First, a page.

David Bourget (Western Ontario)
David Chalmers (ANU, NYU)
Rafael De Clercq
Jack Alan Reynolds
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Philosophy of Science 47 (4):601-616 (1980)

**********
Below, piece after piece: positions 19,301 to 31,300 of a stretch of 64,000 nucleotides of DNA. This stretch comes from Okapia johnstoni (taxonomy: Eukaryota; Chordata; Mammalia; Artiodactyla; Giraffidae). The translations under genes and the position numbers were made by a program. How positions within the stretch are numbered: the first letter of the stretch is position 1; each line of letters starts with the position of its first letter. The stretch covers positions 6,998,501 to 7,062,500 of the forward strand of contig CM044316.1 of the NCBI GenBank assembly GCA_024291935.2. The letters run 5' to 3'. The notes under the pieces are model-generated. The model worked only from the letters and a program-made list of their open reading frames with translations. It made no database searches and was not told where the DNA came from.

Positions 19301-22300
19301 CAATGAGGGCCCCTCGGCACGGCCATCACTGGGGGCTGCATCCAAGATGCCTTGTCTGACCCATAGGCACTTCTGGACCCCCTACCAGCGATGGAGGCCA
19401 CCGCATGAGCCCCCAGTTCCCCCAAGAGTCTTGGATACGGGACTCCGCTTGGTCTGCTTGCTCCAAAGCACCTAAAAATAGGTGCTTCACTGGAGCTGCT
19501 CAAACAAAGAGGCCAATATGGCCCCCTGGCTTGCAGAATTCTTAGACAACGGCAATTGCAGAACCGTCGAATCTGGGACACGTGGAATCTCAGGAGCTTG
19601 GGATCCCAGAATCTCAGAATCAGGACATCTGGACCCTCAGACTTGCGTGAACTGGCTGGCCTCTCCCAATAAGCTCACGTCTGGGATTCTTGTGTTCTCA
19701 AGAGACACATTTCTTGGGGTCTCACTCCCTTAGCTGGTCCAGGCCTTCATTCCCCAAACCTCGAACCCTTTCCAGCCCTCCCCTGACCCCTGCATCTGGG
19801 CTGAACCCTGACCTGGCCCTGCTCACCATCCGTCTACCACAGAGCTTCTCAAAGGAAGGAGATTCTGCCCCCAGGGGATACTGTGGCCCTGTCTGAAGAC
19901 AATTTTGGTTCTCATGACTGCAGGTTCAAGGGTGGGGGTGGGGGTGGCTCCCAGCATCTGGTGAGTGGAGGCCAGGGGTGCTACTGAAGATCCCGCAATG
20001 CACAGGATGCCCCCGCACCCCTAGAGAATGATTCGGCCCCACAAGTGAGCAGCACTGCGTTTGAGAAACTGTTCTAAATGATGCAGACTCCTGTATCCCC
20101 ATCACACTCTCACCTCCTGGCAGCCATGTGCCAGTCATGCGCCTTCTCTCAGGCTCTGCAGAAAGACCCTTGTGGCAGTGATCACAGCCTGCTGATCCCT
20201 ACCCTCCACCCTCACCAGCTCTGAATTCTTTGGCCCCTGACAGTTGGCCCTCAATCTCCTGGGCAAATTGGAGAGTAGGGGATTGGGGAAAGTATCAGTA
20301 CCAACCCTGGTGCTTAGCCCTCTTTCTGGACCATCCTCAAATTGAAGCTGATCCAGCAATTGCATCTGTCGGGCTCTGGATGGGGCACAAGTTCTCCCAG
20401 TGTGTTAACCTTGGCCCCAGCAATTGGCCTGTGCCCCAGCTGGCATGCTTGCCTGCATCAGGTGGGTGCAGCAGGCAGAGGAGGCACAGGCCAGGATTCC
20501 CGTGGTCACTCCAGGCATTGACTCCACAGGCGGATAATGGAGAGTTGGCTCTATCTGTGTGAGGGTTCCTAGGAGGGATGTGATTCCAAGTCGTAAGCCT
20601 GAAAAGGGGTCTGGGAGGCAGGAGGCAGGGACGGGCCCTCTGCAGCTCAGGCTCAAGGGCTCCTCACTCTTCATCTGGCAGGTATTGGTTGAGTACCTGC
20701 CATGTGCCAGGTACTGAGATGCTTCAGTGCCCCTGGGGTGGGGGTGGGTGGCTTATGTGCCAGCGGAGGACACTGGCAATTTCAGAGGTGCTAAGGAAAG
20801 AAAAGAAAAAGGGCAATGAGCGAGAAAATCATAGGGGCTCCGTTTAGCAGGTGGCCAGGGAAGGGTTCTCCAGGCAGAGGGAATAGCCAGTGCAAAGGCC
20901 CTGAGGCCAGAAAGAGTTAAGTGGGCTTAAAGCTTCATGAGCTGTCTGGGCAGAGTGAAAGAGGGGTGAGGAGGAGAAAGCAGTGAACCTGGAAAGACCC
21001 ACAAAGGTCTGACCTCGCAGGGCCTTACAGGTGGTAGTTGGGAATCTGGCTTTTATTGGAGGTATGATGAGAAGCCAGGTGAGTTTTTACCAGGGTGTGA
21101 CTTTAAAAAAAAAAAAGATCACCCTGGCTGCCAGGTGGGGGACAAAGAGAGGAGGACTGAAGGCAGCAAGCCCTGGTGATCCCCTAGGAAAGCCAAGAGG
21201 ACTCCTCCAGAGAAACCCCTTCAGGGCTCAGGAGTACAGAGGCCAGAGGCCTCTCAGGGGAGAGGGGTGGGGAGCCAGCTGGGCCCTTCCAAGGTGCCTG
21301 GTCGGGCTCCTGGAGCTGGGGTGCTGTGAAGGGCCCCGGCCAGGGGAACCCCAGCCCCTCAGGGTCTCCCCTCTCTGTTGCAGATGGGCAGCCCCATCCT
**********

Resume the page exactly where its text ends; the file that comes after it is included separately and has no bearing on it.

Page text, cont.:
In a recent book, Laudan has put forward a new and provocative theory of scientific progress. In this discussion we shall show that some of the claims which Laudan presents as new, are (or at least can be made into) parts of more "traditional" wisdom. In particular (in Section 1) we shall criticize his claim to have uncovered a new class of non-refuting anomalies for theories. We shall also (in section 2) criticize Laudan's view that a theory may have an anomaly because of conflict with non-scientific theories--as long as those theories are perceived of as rational. Laudan's view of theory-assessment--via the assessment of "research traditions"--is also examined in this section. It is found to be a significant departure from both traditional, and more radical (Lakatosian, Kuhnian, Feyerabendian) alternatives. Finally, (in Section 3), we examine Laudan's claim that theories may have anomalies because of conflict with methodological theories
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